The Oman branch in 1978
In 1978, there were 25 staff in the Oman branch, which played an active role in import financing. Paribas was one of the main international banks working in the Letters of Credit market. The branch s clientele was mostly made up of merchants who were agents or representatives of Western companies.
Christian Mourot-Bergeon recalls the way in which business was done: At that time everything in Oman was approached in a very traditional way. In order to do business you would be invited to attend many majlises *, meeting merchants and sharing meals with them. We threw ourselves completely into the local customs and this meant that we integrated very quickly and were accepted by the local people. However, it s true that the country was changing very rapidly, especially due to the many managerial- level people who came from Lebanon and Palestine .
*The term Majlis refers to a private place where guests are received and entertained.
essentially carrying out central planning for all such projects. The most popular strategy was to set up joint ventures with foreign companies.
Following its fact-finding trip to Kuwait, the delegation continued on to Bahrain, home to a Paribas branch since October 1975. The market here was small in comparison to Kuwait, but there were a number of industrial projects in which Paribas could potentially participate, and the Bank was starting to make some very valuable local contacts.
As Paribas started to become known in the Gulf States, it gained a reputation for being an industry-oriented bank, which set it apart from other Western banks. However, while it was involved in a number of industrial projects at the planning stage, many never came to fruition, partly because of a lack of market knowledge among foreign manufacturers. One of the Paribas senior managers23 on the delegation made this remark: Getting local projects up and running is going to be difficult. We have to find the right product which can be manufactured locally. The situation is that on the one hand there is demand for new product ideas and potential partners, while at the same time the foreign companies are asking what the local needs are.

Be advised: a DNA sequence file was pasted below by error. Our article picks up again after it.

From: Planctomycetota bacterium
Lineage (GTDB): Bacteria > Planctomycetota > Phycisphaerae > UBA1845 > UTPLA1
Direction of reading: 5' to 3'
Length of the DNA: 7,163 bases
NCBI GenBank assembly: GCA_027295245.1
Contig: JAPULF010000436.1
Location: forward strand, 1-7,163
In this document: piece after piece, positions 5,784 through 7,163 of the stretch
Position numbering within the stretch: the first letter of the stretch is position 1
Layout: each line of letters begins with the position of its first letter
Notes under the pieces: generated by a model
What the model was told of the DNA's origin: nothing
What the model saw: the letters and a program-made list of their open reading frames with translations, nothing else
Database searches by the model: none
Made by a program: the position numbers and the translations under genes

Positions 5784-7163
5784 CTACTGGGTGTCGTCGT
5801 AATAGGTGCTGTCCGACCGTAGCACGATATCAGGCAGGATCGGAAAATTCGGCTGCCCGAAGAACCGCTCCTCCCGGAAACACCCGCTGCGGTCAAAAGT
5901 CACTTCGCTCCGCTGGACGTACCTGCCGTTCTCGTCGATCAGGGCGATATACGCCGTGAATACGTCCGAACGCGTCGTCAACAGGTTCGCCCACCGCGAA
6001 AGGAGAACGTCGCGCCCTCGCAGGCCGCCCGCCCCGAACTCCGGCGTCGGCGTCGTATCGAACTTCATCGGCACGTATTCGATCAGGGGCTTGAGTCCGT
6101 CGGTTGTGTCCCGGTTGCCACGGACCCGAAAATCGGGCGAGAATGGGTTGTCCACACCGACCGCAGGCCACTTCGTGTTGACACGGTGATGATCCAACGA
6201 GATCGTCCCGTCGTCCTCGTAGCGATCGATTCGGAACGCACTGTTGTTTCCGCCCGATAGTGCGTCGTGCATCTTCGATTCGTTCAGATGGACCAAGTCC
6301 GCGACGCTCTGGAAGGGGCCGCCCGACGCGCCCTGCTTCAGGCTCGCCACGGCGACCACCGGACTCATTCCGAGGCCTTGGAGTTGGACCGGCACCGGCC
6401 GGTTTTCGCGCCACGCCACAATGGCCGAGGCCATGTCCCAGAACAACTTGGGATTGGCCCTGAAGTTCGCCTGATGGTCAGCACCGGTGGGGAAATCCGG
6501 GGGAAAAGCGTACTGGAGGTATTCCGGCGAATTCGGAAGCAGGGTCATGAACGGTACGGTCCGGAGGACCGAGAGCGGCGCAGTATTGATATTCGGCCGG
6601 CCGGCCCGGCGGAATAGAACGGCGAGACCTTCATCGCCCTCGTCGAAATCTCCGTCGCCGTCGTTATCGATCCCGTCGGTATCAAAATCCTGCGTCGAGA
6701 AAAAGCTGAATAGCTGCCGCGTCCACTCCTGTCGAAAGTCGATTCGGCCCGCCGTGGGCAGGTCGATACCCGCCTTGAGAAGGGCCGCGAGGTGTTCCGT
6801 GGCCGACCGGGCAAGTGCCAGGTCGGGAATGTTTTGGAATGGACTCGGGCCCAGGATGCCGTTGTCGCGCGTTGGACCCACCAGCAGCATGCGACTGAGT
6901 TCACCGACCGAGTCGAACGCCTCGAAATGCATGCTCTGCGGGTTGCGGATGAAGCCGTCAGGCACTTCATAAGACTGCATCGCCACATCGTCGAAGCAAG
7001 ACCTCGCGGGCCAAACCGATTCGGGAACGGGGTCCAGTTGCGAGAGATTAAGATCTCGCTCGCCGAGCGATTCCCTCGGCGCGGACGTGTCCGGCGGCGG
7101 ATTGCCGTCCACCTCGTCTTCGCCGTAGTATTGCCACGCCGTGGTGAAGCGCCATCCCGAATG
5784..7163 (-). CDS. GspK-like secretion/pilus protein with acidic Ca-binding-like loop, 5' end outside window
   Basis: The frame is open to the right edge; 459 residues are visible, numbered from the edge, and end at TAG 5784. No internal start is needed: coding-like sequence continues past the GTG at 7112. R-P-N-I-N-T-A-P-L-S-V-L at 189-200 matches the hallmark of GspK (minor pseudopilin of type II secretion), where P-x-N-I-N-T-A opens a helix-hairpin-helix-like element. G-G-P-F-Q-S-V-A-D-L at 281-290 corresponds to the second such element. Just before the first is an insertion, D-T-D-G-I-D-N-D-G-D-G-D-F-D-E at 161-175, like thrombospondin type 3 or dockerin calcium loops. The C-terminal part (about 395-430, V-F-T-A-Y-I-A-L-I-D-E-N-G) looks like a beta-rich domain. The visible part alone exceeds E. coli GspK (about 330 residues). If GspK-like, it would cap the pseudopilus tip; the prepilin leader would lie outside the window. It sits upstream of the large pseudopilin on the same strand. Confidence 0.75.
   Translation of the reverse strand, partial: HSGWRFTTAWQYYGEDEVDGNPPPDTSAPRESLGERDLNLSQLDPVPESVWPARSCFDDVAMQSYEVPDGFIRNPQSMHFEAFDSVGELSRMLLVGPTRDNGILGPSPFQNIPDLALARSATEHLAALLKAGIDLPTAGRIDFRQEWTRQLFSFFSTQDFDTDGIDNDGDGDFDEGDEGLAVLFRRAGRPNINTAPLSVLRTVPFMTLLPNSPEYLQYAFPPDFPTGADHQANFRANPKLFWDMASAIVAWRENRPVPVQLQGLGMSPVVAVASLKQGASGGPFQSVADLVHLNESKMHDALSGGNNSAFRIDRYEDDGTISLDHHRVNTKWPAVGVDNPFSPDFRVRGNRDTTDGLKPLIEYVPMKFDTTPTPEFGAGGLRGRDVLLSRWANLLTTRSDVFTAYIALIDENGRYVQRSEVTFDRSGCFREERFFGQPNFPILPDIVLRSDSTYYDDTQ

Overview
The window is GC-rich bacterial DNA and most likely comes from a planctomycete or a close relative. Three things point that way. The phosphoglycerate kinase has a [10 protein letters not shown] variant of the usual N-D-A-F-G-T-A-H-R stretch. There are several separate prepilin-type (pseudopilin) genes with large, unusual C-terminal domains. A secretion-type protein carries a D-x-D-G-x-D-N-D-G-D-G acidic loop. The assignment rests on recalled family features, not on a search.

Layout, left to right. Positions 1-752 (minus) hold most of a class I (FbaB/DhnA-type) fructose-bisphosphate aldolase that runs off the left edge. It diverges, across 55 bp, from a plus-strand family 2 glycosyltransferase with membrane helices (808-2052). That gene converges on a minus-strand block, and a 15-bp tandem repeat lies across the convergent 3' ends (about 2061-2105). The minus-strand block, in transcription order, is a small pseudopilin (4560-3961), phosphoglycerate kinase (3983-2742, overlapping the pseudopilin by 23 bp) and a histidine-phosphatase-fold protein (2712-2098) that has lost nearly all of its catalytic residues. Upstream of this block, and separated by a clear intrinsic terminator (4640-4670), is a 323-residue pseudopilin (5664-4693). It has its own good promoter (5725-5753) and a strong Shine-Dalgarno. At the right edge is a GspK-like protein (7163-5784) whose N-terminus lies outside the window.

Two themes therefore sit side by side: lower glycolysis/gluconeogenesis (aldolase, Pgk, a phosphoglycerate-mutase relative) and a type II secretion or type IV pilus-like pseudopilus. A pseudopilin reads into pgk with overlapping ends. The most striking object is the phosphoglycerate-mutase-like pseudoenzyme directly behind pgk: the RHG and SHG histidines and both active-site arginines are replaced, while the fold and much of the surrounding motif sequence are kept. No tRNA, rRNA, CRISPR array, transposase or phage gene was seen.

H.H. Sheikh Isa bin Salman Al Khalifa, Emir of Bahrain, makes an official visit to France, 1976
In March 1976, H.H. Sheikh Isa bin Salman Al Khalifa, the Emir of Bahrain, paid an official visit to France and was received by the President of the Republic, Valéry Giscard d Estaing. Paribas President Jacques de Fouchier was invited to the official dinner in honour of the Emir at the Elysée Palace, the official Presidential residence. The Bank s Advisor for International Affairs, Claude de Kémoularia met the Emir and members of his delegation the following day.
Paribas and the Kingdom of Saudi Arabia 1976
In September 1976, Pierre Géniteau, one of the Directors of the Saudi International Bank, went to see Paribas in Paris to discuss prospective areas where the two banks might co-operate. The conversation covered potential medium-term lending to non-Arab borrowers, based preferably in countries such as Brazil and Mexico, or in the Far East. The most immediate opportunities were, however, to be found in the issuance of bank guarantees and surety bonds in the Kingdom of Saudi Arabia. Banks in the Kingdom were allowed to issue these guarantees for up to only 20 percent of their basic capital, which severely restricted Paribas room to manoeuvre when it came to issuing bank guarantees related to major contracts.
23. Note from F. Faure to Paribas senior management: trip to Kuwait, Bahrain and Qatar, 15 - 23 December 1975
54 T H E H I S T O R Y O F B N P PA R I B A S I N T H E G U L F S TAT E S